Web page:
Yet January is the month we look back at our own follies, we remember our madness, our consumption craze, we judge ourselves in the-had-I-known way, we ponder over cash splashed during the Christmas rush, without putting anything aside for a rainy day. Someone will ponder over his children’s tuition fees due at the start of the school term. Someone will remember the due date of his tenancy. Someone will struggle to pay his way to and fro work. Someone will curse his pastor for requesting offering and tithe in January.
Anxiety builds like the Lego Castle.
Someone will devise ways of evading payment of his house rent. He will avoid his landlord. He will refuse to take the calls of his estate agent or caretaker. Someone will become a fugitive from civilization, he will find shelter in the underground. Someone will arrange nights of honeymoon with oblivion.
He will become anonymous, even to himself.
If he lives in the same face-me-I-face-you house with his landlord, he will learn to differentiate fury from hell, fear from terror.
January is as unforgiving as a landlord, is as punishing as hunger.
Folk, you didn’t save for a rainy day, hunger will whip sense back into you!
That will be late. It will be too late to have the senses whipped back, too late to remember that the salary a worker earns as a slave wage is a privilege and not a right. The worker can’t hold back his labour. That will be suicidal! He knows that to work is neither a privilege nor a right, it is the duty he owes himself. The foolish worker will be goaded by those comrades of the Labour House who feed fat on dues check-off to stay at home.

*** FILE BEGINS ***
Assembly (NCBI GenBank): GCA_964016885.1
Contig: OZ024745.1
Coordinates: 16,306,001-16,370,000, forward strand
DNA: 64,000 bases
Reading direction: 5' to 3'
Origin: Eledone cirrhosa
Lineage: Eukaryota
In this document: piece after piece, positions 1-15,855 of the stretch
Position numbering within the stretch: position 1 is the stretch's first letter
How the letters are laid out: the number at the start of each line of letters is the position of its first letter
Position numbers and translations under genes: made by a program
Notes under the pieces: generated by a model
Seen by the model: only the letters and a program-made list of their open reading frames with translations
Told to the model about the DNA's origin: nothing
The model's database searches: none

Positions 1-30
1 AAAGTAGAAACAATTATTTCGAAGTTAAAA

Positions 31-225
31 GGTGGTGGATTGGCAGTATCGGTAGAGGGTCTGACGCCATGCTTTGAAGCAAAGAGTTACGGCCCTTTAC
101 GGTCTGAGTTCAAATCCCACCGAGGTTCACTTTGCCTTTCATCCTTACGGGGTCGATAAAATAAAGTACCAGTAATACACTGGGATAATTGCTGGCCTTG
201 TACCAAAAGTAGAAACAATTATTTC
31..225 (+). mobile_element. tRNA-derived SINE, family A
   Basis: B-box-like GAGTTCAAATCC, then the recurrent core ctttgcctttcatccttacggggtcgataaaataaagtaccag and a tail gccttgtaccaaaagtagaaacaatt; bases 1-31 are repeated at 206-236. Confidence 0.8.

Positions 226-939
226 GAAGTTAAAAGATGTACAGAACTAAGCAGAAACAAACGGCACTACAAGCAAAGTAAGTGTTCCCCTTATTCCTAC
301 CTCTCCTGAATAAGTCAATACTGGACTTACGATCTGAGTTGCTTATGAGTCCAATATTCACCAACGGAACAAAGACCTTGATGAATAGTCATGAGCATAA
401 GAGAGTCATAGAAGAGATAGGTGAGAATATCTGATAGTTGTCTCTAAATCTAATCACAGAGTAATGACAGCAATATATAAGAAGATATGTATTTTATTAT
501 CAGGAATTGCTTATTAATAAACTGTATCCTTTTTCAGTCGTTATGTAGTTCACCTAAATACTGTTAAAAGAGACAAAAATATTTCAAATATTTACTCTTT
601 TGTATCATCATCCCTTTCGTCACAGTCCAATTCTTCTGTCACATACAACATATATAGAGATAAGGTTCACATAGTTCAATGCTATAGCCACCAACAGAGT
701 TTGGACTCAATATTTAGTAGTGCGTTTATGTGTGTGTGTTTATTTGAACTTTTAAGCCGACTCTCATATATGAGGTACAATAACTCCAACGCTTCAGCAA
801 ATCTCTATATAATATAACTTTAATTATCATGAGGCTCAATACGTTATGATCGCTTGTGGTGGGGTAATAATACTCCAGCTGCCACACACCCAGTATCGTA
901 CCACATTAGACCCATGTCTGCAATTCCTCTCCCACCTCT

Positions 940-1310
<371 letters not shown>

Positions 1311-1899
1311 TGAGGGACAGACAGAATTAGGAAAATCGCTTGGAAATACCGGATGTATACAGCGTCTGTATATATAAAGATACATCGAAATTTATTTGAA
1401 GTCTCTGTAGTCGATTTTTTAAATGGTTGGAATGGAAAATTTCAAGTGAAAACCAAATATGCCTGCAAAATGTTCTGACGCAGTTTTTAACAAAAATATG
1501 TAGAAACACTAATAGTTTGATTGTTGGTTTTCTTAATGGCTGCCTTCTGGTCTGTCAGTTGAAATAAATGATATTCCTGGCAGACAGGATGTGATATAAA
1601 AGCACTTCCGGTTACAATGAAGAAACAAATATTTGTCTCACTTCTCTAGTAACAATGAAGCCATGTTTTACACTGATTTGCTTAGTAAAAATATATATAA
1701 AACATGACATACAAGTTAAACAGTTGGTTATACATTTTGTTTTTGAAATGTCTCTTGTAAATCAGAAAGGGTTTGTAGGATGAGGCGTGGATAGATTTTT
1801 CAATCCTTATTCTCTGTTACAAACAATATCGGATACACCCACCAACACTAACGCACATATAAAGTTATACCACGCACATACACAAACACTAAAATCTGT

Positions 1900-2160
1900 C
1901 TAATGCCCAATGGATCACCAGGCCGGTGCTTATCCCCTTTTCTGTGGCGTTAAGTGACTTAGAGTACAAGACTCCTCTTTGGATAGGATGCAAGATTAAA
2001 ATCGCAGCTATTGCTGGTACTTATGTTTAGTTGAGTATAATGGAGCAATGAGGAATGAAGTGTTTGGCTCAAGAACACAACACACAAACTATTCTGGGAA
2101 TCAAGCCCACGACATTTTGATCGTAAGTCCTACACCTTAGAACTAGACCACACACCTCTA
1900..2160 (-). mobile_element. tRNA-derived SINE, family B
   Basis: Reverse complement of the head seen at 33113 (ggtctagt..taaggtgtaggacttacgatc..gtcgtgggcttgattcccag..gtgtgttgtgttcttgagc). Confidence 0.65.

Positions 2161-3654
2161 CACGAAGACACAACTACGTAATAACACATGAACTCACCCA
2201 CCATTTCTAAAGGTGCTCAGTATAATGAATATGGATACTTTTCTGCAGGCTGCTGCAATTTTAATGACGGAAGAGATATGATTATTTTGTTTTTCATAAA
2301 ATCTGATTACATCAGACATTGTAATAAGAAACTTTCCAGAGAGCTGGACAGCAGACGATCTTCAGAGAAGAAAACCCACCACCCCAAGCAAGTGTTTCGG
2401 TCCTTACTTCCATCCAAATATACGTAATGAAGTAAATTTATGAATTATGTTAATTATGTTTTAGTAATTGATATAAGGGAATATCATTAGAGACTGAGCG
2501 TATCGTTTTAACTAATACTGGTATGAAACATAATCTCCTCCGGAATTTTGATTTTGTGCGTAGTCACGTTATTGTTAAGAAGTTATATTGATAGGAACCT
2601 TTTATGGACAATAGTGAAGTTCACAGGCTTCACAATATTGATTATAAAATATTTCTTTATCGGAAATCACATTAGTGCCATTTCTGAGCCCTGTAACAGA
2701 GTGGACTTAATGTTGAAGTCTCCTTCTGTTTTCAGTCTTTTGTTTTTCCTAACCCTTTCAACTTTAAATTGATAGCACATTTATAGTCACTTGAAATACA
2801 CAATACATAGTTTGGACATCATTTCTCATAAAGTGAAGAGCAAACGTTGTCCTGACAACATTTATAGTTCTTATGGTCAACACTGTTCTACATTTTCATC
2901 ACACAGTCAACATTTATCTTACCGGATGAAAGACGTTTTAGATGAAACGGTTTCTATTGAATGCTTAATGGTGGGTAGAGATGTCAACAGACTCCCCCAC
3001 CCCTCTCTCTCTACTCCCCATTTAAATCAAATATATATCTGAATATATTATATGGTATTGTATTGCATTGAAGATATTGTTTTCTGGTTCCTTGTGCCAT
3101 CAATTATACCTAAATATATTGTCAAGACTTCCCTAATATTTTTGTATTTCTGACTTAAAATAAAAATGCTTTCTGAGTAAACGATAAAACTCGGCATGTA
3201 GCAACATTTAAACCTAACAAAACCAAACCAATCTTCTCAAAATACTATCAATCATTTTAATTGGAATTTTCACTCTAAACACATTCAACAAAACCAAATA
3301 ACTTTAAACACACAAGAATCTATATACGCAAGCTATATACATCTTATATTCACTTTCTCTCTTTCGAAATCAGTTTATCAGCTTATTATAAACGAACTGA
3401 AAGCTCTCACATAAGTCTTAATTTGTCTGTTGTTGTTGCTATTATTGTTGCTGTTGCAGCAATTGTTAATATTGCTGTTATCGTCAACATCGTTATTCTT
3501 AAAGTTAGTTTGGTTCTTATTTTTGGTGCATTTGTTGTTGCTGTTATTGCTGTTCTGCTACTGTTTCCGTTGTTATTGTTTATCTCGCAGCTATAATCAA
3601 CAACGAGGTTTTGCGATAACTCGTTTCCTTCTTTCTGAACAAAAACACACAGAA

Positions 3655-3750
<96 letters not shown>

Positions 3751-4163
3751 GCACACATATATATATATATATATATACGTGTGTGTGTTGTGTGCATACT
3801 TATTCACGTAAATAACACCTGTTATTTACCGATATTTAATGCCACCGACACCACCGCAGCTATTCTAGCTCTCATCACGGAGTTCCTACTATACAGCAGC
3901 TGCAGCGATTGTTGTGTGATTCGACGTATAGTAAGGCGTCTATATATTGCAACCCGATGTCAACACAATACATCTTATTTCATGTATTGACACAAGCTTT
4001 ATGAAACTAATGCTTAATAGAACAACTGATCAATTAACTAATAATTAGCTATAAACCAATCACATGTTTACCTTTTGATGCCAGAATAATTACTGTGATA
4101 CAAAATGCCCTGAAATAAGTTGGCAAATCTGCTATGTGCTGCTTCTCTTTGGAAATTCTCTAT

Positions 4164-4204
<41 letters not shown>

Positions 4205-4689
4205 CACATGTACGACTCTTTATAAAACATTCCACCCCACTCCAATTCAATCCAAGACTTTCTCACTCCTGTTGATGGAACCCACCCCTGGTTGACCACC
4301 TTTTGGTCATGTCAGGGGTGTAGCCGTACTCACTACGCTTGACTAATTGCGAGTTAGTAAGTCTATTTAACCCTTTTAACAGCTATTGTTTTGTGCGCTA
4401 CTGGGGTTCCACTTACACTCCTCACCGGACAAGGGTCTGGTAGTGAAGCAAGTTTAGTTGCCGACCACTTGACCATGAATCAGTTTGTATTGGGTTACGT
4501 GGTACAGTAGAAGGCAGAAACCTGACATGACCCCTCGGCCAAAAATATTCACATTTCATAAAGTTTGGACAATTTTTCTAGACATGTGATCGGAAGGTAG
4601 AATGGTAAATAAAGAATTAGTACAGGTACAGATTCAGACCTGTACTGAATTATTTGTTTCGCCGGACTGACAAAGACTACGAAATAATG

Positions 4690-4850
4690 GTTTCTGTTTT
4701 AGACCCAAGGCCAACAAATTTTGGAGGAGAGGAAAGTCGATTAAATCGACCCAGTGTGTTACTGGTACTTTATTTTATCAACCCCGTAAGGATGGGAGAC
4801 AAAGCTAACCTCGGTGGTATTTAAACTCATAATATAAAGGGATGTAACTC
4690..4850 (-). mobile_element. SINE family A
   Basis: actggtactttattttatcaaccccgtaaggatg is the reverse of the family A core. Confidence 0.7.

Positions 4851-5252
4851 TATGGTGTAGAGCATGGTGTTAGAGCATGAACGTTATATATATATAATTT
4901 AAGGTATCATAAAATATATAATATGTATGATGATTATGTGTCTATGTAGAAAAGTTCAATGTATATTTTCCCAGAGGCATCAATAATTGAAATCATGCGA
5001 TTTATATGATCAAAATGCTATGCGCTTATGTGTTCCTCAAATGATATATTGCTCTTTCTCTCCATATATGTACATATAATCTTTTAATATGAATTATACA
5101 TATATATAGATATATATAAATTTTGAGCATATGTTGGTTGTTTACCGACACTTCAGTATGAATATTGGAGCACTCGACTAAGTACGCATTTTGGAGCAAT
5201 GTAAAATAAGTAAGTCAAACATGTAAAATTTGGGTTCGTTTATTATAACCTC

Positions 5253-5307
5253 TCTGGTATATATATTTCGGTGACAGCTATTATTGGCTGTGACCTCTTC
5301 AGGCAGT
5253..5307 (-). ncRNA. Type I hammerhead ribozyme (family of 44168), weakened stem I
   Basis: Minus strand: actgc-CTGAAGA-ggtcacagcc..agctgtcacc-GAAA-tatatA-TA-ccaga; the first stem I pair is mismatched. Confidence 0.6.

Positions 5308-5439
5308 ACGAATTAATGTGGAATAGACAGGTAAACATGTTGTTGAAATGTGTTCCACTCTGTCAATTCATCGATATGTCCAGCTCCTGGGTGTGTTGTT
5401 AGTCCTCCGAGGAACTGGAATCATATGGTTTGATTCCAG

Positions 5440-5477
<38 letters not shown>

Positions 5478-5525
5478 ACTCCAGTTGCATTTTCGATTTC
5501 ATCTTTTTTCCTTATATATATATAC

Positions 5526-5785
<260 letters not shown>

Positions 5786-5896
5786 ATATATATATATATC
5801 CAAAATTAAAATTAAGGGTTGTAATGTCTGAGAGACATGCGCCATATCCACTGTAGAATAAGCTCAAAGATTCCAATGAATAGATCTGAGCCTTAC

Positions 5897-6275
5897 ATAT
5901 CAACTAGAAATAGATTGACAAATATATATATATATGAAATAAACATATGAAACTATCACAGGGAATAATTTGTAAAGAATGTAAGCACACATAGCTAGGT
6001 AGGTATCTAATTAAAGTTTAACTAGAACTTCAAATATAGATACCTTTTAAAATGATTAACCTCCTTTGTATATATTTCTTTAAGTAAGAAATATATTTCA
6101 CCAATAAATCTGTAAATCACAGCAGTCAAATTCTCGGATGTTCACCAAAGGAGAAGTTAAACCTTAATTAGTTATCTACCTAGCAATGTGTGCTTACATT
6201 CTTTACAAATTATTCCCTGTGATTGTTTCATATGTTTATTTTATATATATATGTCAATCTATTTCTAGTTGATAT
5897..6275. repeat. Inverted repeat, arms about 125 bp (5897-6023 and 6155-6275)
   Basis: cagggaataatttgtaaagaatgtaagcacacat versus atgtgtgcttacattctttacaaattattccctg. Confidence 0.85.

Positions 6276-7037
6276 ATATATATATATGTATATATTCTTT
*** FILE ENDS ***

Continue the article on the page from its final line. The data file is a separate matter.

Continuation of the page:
Folk, please, don’t listen to them. They are like the clever tortoise whose storehouse is filled with stolen grains. They won’t stand with you, united by hunger. If you choose to stay at home, you will know when Governor Okorocha means business. Trust me, he will bark “No Work No Pay” at you. He will raise his famous walking stick the way Moses raised his staff over the Red Sea to break your picket line. You won’t walk on dry ground. You won’t walk on water. You will walk in the trail of your tears home. The government is broke.
I have not made this up. I hate to be the bearer of bad news. President Buhari broke the news, hear him: “Where is the money? You must have known that the Federal Government has to help 27 states out of 36 to pay salaries. Nigeria cannot pay salaries”. Hear this: our economy has stagnated and the prospect of early recovery is dim. Fortune only finds those who brave the odds to face up to their sufferings and banish the economic demons that hold them down.
WELCOME, 2016! This New Year is new beginning to many who will make hard choices, choices that align with the struggle to keep their heads above the parapet, align with their energies, desires, and the strength to walk through the doorways of the impoverished NOW.
Folks, please, hang in there, hang in there, there is hope.
Those who pull the levers of power of our country today must do all within their power to slay the elephant in the room: the declining value of the naira, runaway inflation and the poor purchasing power of citizens.
Nothing is impossible.
Stagnation can be turned into growth. Poverty can be turned into wealth. Hopelessness can be turned into Hope. Sunset can be turned into sunrise. Bed of thorns can be turned into bed of roses. Yes, we can!
Happy New Year.
Get more stuff like this
Subscribe to our mailing list and get interesting stuff and updates to your email inbox.